Tiki Talks’ cover alone illustrates this change in national identity. Here, the artist has created something that is undeniably “kiwi”. The traditional aspects of the Union Jack and New Zealand flag have been removed. Instead, the artist focuses solely on Maori iconography. A Wharenui (Craved Maori Meeting House) has been deconstructed and twisted this way and that, like a giant jigsaw puzzle, in order to spell out the title. The tiki sits behind the words guarding the content within. The artist has retained the traditional view of the troopship, but he has made it smaller and wrapped it in the capital C of the subheading that resembles a Maori waka, the first means of transport to New Zealand. The two featured figures perch rather haphazardly upon the subheading. Both the Pākehā (European) soldier and Maori warrior appear relaxed and deep in conversation. The artist is paying homage to New Zealand’s complex cultural past, as well as acknowledging the Maori members of the 23rd RFMTS on board.

The editor, Chaplain – Captain A. Allen, states that he and his team set out with one goal in mind, to create the best troopship magazine ever produced.[2] I think they have achieved this, but maybe I am letting emotion cloud that judgement. The art contained within Tiki Talk is my personal link to the First World War. In his introduction, Allen mentions the ships artist, he writes;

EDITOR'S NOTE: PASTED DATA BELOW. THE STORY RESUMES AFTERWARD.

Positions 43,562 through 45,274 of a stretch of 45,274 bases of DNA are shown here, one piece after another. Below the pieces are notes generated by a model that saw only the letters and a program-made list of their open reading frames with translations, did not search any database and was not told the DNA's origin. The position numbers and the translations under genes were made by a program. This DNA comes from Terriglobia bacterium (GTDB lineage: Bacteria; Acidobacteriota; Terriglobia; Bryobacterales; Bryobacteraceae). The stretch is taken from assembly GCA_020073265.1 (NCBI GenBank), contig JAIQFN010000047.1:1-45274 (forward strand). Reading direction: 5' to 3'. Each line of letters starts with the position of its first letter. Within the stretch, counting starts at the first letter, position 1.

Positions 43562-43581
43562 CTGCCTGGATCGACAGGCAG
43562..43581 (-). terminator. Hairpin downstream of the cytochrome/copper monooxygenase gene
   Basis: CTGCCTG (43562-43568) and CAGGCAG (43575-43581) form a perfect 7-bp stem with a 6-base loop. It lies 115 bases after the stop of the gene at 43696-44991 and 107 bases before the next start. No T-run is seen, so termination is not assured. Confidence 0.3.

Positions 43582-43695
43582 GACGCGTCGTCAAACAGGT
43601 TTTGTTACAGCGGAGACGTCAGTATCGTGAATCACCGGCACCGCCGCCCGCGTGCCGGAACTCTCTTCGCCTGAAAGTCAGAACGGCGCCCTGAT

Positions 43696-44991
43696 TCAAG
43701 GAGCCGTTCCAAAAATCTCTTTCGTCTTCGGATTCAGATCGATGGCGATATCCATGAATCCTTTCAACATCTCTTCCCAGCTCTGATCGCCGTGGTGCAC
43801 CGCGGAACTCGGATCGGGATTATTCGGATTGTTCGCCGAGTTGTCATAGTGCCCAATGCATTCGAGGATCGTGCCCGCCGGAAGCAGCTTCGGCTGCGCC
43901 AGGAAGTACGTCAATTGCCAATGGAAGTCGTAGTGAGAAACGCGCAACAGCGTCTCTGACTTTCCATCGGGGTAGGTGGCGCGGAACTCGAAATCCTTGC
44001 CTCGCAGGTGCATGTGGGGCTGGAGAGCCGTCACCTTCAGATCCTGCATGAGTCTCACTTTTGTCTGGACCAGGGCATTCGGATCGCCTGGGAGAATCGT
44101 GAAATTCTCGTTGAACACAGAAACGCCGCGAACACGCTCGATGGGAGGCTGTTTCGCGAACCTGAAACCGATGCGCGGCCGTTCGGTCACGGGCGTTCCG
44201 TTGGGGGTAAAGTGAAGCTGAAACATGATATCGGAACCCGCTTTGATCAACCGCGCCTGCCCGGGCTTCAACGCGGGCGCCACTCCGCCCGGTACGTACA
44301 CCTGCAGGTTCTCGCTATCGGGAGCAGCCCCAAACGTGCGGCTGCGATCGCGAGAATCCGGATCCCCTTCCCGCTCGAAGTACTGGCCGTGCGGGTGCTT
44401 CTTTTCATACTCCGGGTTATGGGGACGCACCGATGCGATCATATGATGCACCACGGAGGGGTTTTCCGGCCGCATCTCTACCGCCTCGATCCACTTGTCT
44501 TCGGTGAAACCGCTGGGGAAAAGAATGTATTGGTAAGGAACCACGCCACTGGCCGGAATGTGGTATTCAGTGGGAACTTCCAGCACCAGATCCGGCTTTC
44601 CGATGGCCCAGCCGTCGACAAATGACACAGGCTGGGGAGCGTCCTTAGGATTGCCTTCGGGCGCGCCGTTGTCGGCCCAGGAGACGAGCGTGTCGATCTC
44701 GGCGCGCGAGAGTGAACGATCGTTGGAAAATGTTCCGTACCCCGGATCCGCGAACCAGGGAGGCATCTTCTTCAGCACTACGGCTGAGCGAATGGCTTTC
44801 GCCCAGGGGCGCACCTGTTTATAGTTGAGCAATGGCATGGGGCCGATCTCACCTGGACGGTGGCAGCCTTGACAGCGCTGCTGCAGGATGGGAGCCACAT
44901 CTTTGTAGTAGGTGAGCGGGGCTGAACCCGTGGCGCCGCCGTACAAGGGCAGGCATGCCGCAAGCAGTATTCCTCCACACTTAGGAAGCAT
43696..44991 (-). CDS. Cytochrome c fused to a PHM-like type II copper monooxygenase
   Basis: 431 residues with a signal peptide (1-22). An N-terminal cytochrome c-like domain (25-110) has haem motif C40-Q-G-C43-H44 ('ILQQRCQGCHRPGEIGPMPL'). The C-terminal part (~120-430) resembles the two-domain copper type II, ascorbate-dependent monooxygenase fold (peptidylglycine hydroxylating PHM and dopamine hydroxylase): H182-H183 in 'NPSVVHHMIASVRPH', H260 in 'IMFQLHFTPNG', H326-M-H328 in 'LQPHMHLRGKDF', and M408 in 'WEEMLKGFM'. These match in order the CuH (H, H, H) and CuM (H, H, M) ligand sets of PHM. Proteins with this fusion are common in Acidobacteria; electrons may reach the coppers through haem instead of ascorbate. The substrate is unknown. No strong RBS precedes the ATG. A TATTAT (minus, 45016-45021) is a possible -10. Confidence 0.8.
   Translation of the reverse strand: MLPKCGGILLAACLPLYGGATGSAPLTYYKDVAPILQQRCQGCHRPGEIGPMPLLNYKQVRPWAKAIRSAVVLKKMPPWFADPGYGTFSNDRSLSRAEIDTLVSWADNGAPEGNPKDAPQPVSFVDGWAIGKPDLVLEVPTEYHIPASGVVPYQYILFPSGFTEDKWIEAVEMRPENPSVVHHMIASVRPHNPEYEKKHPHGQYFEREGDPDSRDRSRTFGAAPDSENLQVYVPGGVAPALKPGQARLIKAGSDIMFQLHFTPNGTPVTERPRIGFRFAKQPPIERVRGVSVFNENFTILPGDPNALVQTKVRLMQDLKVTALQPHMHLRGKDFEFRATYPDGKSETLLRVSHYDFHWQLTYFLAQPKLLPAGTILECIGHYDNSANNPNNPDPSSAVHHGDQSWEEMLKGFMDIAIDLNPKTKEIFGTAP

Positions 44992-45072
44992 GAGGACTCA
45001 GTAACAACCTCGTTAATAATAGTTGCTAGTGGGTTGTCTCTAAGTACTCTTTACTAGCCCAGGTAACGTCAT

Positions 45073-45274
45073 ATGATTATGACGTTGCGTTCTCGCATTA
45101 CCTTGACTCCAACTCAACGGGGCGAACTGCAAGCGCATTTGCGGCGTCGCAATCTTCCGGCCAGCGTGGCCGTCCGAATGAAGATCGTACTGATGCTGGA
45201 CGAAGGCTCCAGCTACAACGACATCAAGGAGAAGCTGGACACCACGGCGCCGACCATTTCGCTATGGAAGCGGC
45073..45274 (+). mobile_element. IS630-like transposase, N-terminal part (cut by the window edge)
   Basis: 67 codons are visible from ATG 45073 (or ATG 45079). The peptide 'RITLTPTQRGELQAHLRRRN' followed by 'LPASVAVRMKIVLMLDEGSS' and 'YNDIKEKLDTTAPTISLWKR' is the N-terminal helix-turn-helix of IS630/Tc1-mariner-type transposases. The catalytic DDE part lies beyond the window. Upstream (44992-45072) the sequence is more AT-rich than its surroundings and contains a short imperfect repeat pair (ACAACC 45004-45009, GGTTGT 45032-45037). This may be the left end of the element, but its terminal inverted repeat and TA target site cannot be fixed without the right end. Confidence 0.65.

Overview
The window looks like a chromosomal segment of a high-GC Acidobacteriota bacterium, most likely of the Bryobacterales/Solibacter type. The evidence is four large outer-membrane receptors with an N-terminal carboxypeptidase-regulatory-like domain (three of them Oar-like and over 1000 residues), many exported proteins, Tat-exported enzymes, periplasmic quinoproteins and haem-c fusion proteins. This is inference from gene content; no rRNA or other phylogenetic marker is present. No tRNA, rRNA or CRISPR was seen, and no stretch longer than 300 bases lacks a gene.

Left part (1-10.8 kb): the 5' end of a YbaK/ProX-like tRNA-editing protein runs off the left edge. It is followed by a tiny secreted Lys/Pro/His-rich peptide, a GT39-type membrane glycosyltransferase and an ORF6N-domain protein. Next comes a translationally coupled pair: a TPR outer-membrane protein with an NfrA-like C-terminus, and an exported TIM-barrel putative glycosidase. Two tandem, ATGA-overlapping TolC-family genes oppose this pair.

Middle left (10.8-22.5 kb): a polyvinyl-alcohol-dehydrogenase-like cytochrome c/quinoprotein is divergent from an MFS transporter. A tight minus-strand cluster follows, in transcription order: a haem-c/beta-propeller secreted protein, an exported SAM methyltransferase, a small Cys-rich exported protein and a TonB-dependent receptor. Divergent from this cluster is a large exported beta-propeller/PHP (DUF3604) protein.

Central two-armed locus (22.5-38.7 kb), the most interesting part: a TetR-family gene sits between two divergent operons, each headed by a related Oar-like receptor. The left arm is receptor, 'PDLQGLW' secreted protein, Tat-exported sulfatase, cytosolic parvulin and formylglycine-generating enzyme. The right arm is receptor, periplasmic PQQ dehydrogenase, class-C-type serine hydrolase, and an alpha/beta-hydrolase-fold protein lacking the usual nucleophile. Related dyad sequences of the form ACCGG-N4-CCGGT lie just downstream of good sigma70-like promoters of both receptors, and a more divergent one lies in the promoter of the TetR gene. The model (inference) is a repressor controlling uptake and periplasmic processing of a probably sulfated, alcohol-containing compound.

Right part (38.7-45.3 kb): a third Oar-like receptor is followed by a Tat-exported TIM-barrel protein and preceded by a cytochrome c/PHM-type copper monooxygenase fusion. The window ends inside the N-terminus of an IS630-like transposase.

Where the written word may have failed, we may fairly claim that our artist has succeeded. The Epistles of the Corinthians are enriched by a series of cartoons and sketches, the likes of which has not been seen in any previous troopship journal. We have been fortunate in having on board our ship a black-and-white artist of more than ordinary ability and cleverness. Had Tiki Talk contained nothing more than Cal’s sketches it would have been worthwhile.[3]

To read such praise is emotional. I never met Cal and up until three years ago he was nothing more than a name, a branch on my family tree. I knew he was a teacher, husband, father and free mason, but the man meant very little. Now thanks to his art, I understand him better, and I am proud to say that Gordon Jamieson Calman (Cal) was my great grandfather. Unfortunately I have not been able to find a photo of Gordon from this period in his life, but as I would like to introduce him to you, a photo taken some twenty four years later will have to do.